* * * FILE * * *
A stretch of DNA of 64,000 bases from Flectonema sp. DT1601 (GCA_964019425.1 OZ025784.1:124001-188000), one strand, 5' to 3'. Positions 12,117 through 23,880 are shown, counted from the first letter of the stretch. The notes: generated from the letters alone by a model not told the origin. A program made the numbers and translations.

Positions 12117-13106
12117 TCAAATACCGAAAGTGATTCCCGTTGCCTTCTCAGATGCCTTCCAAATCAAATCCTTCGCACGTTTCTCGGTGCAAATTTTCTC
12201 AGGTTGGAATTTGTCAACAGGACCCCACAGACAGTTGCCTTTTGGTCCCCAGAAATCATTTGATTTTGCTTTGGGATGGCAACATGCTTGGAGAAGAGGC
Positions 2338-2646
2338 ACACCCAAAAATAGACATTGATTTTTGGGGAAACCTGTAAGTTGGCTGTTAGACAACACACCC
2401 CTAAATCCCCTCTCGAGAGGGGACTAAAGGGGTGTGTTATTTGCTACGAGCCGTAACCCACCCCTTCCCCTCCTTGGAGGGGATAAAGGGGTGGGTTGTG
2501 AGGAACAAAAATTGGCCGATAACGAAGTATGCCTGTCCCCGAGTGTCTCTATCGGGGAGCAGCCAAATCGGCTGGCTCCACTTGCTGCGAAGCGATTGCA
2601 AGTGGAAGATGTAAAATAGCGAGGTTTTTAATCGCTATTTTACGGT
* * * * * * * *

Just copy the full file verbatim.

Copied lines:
A stretch of DNA of 64,000 bases from Flectonema sp. DT1601 (GCA_964019425.1 OZ025784.1:124001-188000), one strand, 5' to 3'. Positions 12,117 through 23,880 are shown, counted from the first letter of the stretch. The notes: generated from the letters alone by a model not told the origin. A program made the numbers and translations.

Positions 12117-13106
12117 TCAAATACCGAAAGTGATTCCCGTTGCCTTCTCAGATGCCTTCCAAATCAAATCCTTCGCACGTTTCTCGGTGCAAATTTTCTC
12201 AGGTTGGAATTTGTCAACAGGACCCCACAGACAGTTGCCTTTTGGTCCCCAGAAATCATTTGATTTTGCTTTGGGATGGCAACATGCTTGGAGAAGAGGC
Positions 2338-2646
2338 ACACCCAAAAATAGACATTGATTTTTGGGGAAACCTGTAAGTTGGCTGTTAGACAACACACCC
2401 CTAAATCCCCTCTCGAGAGGGGACTAAAGGGGTGTGTTATTTGCTACGAGCCGTAACCCACCCCTTCCCCTCCTTGGAGGGGATAAAGGGGTGGGTTGTG
2501 AGGAACAAAAATTGGCCGATAACGAAGTATGCCTGTCCCCGAGTGTCTCTATCGGGGAGCAGCCAAATCGGCTGGCTCCACTTGCTGCGAAGCGATTGCA
2601 AGTGGAAGATGTAAAATAGCGAGGTTTTTAATCGCTATTTTACGGT